Georgia Implied Consent Law: A Quick Explanation

In Georgia DUI law, the term “implied consent” is used often and can have important ramifications for someone arrested for a DUI charge. We wanted to take a closer look at what, exactly, is meant by implied consent and why it can be so important.

O.C.G.a. § 4-5-55 - What Is a Refusal?

Under Georgia law, O.C.G.A. § 4-5-55, if you are suspected by a law enforcement officer of DUI, you must submit to chemical testing of your blood, breath, urine, or other bodily substance for the purposes of determining the presence of alcohol or drugs, or your driving privileges may be suspended for a minimum period of one year.

If an officer stops you and suspects that you are diving under the influence, the officer can request you to submit to a chemical test. The officer will initiate this by reading you the implied consent law (often contained on a bright neon green card) and will ask you to verbally consent. You are requested to state a verbal ‘yes' or ‘no' at the time the officer reads the card to you. If you say anything other than ‘yes,' the officer can, under Georgia law, consider it a refusal. If you do not consent when the officer reads the card, he will consider it to be a refusal and will notify driver services of the refusal using a document known as a Department of Driver Services “1205 form.” And even if you take the test requested, a police officer can legally try to suspend your driver's license if you register greater than .08.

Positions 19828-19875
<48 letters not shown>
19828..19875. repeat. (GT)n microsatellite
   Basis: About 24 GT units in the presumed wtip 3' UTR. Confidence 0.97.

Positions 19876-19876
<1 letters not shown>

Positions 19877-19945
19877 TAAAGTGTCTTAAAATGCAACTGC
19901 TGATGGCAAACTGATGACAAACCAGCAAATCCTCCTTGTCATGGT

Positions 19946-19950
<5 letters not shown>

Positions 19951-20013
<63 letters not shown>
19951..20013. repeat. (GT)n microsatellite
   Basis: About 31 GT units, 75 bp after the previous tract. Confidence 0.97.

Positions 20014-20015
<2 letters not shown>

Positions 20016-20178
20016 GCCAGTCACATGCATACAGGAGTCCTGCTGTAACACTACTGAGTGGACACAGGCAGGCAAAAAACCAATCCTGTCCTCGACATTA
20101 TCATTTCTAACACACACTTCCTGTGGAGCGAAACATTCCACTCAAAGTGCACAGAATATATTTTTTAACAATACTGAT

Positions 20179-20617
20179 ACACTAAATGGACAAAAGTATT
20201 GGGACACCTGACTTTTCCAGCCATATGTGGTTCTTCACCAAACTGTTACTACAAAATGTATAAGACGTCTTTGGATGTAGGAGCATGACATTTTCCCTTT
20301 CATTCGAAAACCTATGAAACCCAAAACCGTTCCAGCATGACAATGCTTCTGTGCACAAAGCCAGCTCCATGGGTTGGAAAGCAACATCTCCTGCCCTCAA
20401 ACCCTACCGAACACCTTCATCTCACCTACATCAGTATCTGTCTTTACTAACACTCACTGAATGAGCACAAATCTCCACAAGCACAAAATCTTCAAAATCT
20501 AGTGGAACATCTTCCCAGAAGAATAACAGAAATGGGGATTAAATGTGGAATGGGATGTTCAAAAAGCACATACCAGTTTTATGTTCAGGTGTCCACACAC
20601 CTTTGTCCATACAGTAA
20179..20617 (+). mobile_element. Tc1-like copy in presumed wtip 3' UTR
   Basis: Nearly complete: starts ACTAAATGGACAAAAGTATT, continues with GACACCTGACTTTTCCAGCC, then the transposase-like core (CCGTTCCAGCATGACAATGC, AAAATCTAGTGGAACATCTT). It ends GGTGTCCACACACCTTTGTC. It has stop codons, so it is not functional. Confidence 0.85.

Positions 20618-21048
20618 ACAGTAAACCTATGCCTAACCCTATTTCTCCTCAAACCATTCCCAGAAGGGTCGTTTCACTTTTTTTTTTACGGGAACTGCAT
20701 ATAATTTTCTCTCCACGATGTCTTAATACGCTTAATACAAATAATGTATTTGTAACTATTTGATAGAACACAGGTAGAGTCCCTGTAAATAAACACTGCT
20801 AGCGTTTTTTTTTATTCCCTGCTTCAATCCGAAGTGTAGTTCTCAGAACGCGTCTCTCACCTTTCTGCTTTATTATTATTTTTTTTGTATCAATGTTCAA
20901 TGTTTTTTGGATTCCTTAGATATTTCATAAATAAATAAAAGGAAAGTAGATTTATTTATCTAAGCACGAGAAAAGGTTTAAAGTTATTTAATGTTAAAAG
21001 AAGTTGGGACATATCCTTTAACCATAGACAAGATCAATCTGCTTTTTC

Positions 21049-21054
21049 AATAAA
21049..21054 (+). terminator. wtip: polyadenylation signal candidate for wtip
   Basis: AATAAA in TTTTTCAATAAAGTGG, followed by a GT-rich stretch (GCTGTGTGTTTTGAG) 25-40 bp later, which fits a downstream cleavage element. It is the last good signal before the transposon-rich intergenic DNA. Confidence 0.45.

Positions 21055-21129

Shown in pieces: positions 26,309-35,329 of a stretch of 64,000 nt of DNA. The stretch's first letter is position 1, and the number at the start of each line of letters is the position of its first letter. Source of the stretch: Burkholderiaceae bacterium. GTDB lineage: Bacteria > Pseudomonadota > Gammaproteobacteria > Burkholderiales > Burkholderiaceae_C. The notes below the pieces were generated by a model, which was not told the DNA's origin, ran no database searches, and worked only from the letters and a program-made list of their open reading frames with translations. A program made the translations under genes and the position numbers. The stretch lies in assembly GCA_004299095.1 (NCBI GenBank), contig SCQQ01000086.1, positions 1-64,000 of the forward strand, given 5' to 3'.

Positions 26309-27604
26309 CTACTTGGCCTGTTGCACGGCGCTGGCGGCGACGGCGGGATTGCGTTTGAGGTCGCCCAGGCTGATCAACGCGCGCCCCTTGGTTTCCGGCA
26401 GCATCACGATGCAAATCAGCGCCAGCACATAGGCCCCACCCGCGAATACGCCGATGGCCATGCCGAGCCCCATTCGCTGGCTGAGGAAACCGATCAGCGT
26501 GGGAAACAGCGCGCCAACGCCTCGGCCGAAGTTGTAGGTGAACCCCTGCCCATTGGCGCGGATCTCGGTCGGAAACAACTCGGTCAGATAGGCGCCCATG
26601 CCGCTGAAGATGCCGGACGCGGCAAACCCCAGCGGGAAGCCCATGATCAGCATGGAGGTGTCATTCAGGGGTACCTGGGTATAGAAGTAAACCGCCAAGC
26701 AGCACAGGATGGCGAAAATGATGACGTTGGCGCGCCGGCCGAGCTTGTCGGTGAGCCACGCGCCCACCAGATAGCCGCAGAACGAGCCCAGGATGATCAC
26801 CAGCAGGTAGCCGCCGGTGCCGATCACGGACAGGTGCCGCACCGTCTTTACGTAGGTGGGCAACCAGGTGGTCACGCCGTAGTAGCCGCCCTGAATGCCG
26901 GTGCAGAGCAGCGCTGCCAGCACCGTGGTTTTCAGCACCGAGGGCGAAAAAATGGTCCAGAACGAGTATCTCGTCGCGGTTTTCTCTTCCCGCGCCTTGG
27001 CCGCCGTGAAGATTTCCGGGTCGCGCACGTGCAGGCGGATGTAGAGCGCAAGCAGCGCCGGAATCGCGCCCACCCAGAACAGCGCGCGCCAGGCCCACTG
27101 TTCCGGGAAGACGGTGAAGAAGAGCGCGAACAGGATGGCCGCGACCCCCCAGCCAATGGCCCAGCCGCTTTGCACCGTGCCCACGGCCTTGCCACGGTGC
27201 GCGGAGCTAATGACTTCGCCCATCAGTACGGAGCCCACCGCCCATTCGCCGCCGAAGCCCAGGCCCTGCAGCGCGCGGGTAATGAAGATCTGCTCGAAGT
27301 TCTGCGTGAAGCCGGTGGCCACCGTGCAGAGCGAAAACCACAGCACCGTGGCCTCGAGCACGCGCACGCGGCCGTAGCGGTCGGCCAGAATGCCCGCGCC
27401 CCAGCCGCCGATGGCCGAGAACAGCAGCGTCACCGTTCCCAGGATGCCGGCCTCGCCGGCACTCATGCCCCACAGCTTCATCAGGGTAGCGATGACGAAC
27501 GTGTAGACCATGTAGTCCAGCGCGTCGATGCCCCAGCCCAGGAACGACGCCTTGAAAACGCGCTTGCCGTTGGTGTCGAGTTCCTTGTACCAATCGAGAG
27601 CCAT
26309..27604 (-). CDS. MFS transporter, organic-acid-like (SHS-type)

Administrative License Suspension - How Do You Appeal?

If you refuse the testing, the officer can seek to have an administrative license suspension applied to your license, meaning the Georgia Department of Driver Services will suspend your license for a period of time. You can, however, file an appeal of the suspension with the Department of Driver Services. You have 30 days from the arrest to file an appeal. This is actually a separate legal matter between you, the Georgia Department of Driver Services, and the arresting officer; it is related to but not a part of the criminal case for DUI. An appeal will trigger a hearing being scheduled in front of a Georgia Office of State Administrative Hearings (“OSAH”) judge to determine if your license will be suspended.

Elliott v. State

In 2019, however, Georgia lawmakers revised the implied consent law because the Georgia Supreme Court said a driver's refusal to take a breath test cannot be used against in them in court, see Elliott v. State, 305 Ga. 179 (2019). The Georgia Supreme Court held that a defendant had the right to be free from compelled self-incrimination regardless of the severity of the alleged crimes.

The implied consent law now removes the language stating that refusing the breath test can be used against you in the court of law. This has caused many officers to obtain blood tests for the purposes of determining if you have drugs/alcohol in your system. However, it is very important to note that a refusal of a blood, breath or urine test can have important negative implications nonetheless.

If you have been charged with a DUI, you need to act quickly. There are many deadlines that can seriously impact your case and driving privileges. Call us now at (678) 712-8561.

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